Climate change and its impact on health on small island developing states

November 2017

Most small islands already have high burdens of climate-sensitive diseases such as vector-, food- and water-borne diseases like malaria, dengue and diarrhoeal disease.

The effects of climate change (including increased average temperatures, more frequent and severe extreme weather events and rising sea levels) will exacerbate this disease burden with an expected increase in illnesses and deaths, as well as threatening access to safe food supplies, clean water and sanitation.

A child walking through sea in South, Tarawa, Kiribati
South Tarawa, Kiribati
WHO/Y. Shimizu

Rising sea levels are threatening access to land in coastal areas, particularly low-lying islands. Land used for agriculture will no longer be usable, as salt water contaminates soil and freshwater supplies. People are forced to migrate inland, causing health issues including increased infectious diseases and mental health problems. In Kiribati, predicted rises in sea level and extreme weather events threaten the existence of this low-lying country made up of 33 coral atolls and reef islands.

A man with mask, goggles and spraying device around a house in the Dominican Republic
Spraying to control mosquitoes in the Dominican Republic

Rising temperatures and other effects of climate change create breeding grounds for disease-carrying insects. Mosquitoes, which spread diseases including malaria, dengue and Zika, are particularly sensitive to changes in temperature and humidity. Under the 2015 Paris Agreement, countries have agreed to take action to limit global warming to 2 °C.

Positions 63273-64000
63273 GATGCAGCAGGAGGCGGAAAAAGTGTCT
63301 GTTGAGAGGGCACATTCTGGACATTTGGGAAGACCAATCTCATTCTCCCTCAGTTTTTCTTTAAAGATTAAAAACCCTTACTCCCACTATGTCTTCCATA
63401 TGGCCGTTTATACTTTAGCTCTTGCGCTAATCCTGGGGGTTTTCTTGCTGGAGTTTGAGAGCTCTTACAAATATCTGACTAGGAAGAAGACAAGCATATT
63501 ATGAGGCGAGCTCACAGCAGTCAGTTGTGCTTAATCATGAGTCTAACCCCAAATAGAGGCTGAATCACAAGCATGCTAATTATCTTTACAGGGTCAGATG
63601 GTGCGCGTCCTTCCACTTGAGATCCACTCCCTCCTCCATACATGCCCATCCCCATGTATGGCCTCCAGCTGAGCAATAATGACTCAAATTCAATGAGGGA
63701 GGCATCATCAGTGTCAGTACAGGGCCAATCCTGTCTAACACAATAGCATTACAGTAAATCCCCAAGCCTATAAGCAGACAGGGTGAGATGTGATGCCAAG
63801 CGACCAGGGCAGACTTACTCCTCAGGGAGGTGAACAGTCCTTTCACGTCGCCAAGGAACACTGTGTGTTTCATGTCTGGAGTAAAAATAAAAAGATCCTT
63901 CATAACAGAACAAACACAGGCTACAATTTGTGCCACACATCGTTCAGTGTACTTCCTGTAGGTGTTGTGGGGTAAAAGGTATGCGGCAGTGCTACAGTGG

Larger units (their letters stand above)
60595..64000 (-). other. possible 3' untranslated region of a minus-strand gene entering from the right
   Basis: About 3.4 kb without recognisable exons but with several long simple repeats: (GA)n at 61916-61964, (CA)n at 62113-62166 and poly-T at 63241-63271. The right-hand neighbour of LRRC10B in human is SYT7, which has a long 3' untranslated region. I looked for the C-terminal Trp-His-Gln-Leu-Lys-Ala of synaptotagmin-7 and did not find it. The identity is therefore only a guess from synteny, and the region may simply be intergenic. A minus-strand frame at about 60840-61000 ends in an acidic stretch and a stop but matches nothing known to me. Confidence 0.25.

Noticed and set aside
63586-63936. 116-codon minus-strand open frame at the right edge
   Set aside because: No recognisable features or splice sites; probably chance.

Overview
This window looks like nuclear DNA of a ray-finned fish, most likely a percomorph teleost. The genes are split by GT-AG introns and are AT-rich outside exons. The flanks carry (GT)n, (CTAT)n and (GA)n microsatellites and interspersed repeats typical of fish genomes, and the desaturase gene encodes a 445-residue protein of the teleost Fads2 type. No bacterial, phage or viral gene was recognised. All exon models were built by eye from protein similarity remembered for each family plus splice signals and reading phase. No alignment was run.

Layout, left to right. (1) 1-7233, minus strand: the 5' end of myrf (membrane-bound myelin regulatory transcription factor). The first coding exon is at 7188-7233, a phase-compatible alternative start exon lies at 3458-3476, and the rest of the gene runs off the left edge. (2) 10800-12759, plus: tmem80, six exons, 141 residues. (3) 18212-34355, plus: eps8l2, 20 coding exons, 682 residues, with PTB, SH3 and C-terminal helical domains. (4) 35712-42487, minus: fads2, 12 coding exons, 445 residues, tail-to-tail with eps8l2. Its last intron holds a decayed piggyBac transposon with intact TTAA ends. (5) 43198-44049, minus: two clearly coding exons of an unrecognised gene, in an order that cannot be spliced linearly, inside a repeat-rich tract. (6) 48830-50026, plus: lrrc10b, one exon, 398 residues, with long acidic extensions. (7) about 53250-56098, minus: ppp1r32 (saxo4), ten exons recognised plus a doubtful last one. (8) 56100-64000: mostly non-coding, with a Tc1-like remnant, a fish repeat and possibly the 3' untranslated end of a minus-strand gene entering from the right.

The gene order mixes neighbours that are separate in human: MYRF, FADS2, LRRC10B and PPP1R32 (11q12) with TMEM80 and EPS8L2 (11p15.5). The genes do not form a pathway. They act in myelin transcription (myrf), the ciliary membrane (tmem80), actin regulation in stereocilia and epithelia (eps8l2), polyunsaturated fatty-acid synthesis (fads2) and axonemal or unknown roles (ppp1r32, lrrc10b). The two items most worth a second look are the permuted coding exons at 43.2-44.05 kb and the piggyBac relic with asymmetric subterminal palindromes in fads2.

A child with his mother, sitting on hospital bed among other patients in Solomon Islands
Paediatric Unit,National Referral Hospital, Solomon Islands
WHO/Y. Shimizu

Children under 5 years of age are at most risk from climate-sensitive diseases like malaria and diarrhoeal diseases. Already-stretched health services will need additional resources to cope with increased demand.

A man in a damaged hospital room in Antigua and Barbuda
WHO staff member assesses damage from Hurricane Irma at Hanna Thomas Hospital, Antigua and Barbuda

Hospitals and health centres need to be reinforced to withstand powerful storms, heat waves and other extreme weather events so that they can continue to provide urgent health services before, during and after disasters.

A child having oral cholera vaccine dropped into his mouth by a health worker, in Figuers, Haiti
Child receives an oral vaccination against cholera in Haiti, following Hurricane Mathew in 2016

Early-warning disease surveillance systems that can effectively detect disease outbreaks are essential in facilitating rapid response, as are preventive vaccination campaigns and prepositioning medical supplies.

A man with an umbrella climbs on a bridge over a polluted river in the Philippines
Water pollution in Marikina River in the Philippines
WHO/Y. Shimizu

Floods and droughts both affect access to safe drinking-water. These can lead to increased illnesses and deaths from waterborne diseases such as diarrhoeal disease.

Flooded streets in Havana, Cuba
Flooding from Hurricane Irma, Cuba

Floods contaminate freshwater supplies, heighten the risk of water-borne diseases, and create breeding grounds for disease-carrying insects such as mosquitoes. They also cause drownings and physical injuries, damage homes and disrupt the supply of medical and health services.

Manila skyline with polluted air
Air pollution in Manila, the Philippines
WHO/Y. Shimizu

Air pollution kills more than 6.5 million people worldwide every year. Countries that take action to mitigate climate change, such as reducing pollution from burning fossil fuels, will see an immediate impact on health, as well as helping to reduce the global warming that is threatening small island states.

Five young boys on the beach, in Port Vila, Vanuatu
Children play on the beach in Port Vila, Vanuatu
WHO/Y. Shimizu

A child born today can hope to live into the next century. By taking action to reduce greenhouse gas emissions, and increase health resilience – we can ensure that these children can look forward to a healthy future.